Mar 31, 2014 • Jessica Jones
There are four words that will automatically make most design professionals cringe: “Make the logo bigger.”
Why would designers react this way to a basic request? Simple: because they hear it over and over again, and it is frequently difficult to explain to a client why a bigger logo isn’t always the right design choice.
Your logo is important, that’s not in question. It’s a crucial part of your brand, and you want it to appear in a prime position on your website. It does not, however, need to be huge in order to stick in users’ minds.
Take a look at the websites of some well-known companies: amazon.com, starbucks.com, sony.com. Their logos are all displayed prominently, and are fairly small - and I promise I didn’t wade through well-known sites looking for appropriate examples; these were the first three recognizable logos that came to my mind. Visit the website of a successful worldwide company and chances are high that their logo will be the same - prominent but small.
Why would smaller logos be more effective? There are many potential reasons; here are two of the most important.
A larger logo might not suit the design of your site. Take a look at starbucks.com. If they wanted to make their logo significantly bigger, what would happen? It would look too large in comparison to the menu to the right of it, which would throw off the balance of the header area. If it were too large there might not even be room for all of the menu items. It would also force the content further down the page, which brings us to the next point:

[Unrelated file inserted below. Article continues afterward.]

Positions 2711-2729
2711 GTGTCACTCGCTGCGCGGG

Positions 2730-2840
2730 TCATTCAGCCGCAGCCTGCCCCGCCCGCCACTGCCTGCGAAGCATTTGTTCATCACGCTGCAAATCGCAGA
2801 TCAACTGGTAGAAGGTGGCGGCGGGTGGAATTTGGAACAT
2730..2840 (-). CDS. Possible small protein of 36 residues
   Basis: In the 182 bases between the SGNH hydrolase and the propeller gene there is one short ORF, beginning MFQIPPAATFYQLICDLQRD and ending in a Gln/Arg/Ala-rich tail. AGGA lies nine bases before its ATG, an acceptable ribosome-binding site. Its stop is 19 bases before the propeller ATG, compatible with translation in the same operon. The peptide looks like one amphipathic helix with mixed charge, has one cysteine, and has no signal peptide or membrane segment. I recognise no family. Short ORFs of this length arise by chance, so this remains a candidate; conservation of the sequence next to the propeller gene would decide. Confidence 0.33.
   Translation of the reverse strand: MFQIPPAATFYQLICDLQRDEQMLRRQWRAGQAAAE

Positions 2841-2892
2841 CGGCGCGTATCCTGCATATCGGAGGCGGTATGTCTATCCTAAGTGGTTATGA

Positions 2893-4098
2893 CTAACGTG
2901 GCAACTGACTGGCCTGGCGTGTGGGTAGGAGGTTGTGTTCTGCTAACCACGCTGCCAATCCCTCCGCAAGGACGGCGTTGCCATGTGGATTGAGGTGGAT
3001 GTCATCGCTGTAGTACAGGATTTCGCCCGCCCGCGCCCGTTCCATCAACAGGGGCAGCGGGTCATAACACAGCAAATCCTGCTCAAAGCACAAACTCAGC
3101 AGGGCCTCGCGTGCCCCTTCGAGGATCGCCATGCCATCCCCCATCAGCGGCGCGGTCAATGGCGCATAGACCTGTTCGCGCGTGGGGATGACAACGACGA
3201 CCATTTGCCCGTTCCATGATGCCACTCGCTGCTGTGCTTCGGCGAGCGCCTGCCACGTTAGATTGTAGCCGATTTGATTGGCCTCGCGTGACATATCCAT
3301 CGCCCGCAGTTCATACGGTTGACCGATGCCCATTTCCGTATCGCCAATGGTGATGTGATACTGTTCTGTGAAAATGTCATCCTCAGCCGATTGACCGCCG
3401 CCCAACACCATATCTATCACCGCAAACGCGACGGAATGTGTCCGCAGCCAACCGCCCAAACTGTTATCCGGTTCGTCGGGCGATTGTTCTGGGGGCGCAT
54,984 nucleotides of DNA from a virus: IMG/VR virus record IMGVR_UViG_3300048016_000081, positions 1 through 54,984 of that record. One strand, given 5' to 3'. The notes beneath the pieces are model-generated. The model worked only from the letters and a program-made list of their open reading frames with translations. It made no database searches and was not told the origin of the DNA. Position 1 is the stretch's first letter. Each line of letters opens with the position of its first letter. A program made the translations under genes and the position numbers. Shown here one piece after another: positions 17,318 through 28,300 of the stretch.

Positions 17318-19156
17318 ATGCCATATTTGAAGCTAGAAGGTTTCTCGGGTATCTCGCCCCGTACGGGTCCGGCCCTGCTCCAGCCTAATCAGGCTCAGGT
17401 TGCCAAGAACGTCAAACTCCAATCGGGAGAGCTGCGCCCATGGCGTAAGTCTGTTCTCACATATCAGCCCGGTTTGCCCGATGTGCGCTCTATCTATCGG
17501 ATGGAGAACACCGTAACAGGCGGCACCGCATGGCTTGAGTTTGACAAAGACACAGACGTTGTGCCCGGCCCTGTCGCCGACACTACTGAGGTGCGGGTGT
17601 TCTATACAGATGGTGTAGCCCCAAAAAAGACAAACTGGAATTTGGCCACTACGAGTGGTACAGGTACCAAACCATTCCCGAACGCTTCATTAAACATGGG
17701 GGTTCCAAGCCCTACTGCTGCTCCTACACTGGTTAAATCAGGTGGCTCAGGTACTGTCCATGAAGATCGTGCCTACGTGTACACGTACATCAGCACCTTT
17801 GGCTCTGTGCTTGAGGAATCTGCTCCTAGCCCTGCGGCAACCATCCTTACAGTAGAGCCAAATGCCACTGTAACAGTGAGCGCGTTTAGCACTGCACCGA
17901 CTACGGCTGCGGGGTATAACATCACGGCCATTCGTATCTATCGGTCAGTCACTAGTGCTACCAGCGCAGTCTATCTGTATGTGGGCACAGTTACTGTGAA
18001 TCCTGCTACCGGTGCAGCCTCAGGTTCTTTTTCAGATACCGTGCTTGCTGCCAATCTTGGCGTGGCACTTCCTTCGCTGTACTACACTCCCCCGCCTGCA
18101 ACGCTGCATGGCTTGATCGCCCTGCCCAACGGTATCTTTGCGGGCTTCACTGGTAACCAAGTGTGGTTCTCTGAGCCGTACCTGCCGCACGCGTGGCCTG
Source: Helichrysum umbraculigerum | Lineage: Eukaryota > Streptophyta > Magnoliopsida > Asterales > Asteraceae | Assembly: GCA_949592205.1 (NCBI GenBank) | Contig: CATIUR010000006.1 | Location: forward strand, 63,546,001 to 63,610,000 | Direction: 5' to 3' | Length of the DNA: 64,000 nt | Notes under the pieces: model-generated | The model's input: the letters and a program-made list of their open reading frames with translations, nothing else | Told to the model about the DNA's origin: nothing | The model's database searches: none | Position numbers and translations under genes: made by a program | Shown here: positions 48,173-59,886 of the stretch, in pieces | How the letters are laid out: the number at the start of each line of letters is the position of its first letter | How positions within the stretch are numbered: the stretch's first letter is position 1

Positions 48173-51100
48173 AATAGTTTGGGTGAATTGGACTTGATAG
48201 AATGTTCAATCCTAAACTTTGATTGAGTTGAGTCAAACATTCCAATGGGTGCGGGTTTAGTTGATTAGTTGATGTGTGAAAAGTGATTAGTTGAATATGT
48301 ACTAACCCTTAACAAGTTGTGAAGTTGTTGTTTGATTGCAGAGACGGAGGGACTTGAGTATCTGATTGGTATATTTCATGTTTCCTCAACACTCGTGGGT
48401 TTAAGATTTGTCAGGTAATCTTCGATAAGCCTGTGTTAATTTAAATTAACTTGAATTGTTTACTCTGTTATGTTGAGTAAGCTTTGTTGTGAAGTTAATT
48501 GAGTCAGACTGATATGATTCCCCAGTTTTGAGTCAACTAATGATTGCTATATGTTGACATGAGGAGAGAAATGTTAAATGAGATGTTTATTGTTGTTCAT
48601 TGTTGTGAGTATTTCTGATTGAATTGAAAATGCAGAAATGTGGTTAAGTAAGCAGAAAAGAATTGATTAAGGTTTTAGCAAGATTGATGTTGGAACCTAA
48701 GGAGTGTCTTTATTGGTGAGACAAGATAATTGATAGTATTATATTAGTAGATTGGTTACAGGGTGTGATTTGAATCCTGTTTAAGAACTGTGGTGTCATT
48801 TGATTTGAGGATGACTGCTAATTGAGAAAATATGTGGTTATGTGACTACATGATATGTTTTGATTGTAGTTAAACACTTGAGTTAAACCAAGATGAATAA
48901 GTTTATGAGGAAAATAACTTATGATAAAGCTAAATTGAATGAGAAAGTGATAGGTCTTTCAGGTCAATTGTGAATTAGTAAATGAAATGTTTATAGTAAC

Users don’t come to your website to see your logo. Your logo needs to be there, yes. It needs to be in a prominent position. But it does not need to take up a great deal of valuable website real estate. Why do users come to your website? Probably to learn more about your company. To find your phone number or your hours, or information about your services. Possibly to read your blog and see what you’ve been up to lately or if you’re having any specials. A good website uses space efficiently, and a too-big logo takes space away from what your users are actually looking for. Trust me, your users are much more likely to associate your logo with a positive experience if it’s attached to a well-designed, functional website.
How often do designers hear “make the logo bigger”? Often enough that their frustration with the request has spawned “Make the Logo Bigger” t-shirts (with corresponding “No I Will Not Make the Logo Bigger” shirts), a “Make the Logo Bigger” song, art project responses, a satirical infomercial for “Make the Logo Bigger Cream,” (this one was shared on our graphic designer’s personal Facebook) and even a carefully thought out scheme detailing how to make your clients’ logo bigger without making your clients’ logo bigger.
Obviously the urge to make the logo bigger is extraordinarily common, or it wouldn’t have become such a well-known meme in the world of design. If you’ve had this urge yourself, rest assured that you aren’t alone. However, you can overcome it - I have faith in you! Recognize that your web developer is a professional (unless you hired the neighbor kid for $50 and a Google Play gift card, in which case, please, contact us!) and that she has your best interests in mind. If you ask her to make your logo bigger and she responds by detailing the reasons why that might not be the best choice, remember the “Make the Logo Bigger” song and consider that she might be right.